Indiegogo might be better than Kickstarter for crowdfunding your next hardware project
It’s pretty common to see crowdfunding campaigns for exciting gadgets fail, most often because of the difficulties and costs of manufacturing in large volumes.
Indiegogo is hoping to fix that. The crowdfunding platform has inked a deal with hardware maker Arrow Electronics to support eligible projects and assist in mass production. The company says it will grant benefits packages amounting to $500,000, including its design tools, engineering experts, prototype services, manufacturing support and supply chain management.
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Arrow will review campaigns based on their technical feasibility, manufacturability and overall impact. Campaigns that make the cut will get a badge on their Indiegogo pages.
The company says it will also provide qualifying campaigners with discounts on bills of materials and technology design software, as well as consultations with design engineers to solve complex issues through the process of bringing their projects to life.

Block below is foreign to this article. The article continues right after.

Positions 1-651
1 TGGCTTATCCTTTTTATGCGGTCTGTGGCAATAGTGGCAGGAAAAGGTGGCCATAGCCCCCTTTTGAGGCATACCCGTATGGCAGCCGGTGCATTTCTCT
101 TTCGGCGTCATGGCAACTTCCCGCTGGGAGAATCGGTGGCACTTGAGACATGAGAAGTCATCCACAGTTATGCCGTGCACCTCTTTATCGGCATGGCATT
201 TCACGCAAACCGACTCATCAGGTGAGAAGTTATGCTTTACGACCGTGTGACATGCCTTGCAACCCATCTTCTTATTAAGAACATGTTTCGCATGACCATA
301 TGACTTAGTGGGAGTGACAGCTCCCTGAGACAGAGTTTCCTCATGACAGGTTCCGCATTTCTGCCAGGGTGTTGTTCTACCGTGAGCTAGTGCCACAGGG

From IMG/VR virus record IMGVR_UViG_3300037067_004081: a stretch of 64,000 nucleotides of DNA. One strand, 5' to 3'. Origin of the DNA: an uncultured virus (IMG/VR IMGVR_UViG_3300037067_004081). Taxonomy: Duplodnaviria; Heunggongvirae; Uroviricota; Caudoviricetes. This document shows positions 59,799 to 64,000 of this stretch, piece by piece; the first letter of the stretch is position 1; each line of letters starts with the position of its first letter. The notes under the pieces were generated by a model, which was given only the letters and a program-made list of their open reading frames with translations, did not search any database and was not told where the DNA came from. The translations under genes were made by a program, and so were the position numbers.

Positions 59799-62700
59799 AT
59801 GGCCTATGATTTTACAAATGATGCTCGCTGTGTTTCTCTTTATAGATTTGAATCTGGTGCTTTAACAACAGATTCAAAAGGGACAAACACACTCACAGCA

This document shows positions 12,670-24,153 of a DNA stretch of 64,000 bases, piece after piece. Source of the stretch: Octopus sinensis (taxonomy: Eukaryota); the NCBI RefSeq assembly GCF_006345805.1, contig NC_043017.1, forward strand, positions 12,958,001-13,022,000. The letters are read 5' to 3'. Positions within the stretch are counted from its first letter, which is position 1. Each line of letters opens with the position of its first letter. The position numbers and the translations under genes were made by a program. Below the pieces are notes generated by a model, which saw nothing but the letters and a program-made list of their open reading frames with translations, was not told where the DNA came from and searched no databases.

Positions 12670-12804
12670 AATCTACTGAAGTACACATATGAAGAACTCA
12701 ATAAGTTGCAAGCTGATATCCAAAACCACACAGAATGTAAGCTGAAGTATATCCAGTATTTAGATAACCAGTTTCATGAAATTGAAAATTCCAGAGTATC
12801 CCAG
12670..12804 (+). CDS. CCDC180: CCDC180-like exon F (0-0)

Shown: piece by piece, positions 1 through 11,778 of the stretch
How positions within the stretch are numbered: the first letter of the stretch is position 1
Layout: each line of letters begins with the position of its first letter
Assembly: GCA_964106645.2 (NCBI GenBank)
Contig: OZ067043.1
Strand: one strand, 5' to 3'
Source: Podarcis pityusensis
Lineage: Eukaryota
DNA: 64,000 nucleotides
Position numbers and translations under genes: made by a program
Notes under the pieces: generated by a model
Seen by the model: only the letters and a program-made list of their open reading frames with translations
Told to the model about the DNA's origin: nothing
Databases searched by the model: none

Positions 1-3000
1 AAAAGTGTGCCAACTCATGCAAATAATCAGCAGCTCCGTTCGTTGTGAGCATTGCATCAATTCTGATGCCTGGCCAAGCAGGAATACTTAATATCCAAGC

The initiative could certainly help more campaigns fulfill their rewards promises and actually make it to store shelves. On the other hand, rival platform Kickstarter doesn’t offer its campaigners any such benefits.
The site does little to vet projects for feasibility, and according to a March 2015 study, 9 percent of all campaigns it hosts fail to deliver rewards.
Last year, it saw the colossal belly-up of the Zano drone, which received more than $3.5 million in pledges. And earlier this month, a $1 million campaign to build the world’s thinnest watch also flopped.
Arrow, which boasts sales of more than $23 billion last year from industrial products and services and made the news in 2014 by developing a car for quadriplegic racer Sam Schmidt that he could drive by tilting his his head, might be just the thing the crowdfunding community needs to become more legitimate.
In addition to its partnership with Indiegogo, the company is working to assist crowdfunding campaigns to generate solar energy from roads and to develop Jibo, a robot assistant for homes.
Of course, we’ll have to wait and see how it propels projects from ideas to finished products in the coming months.
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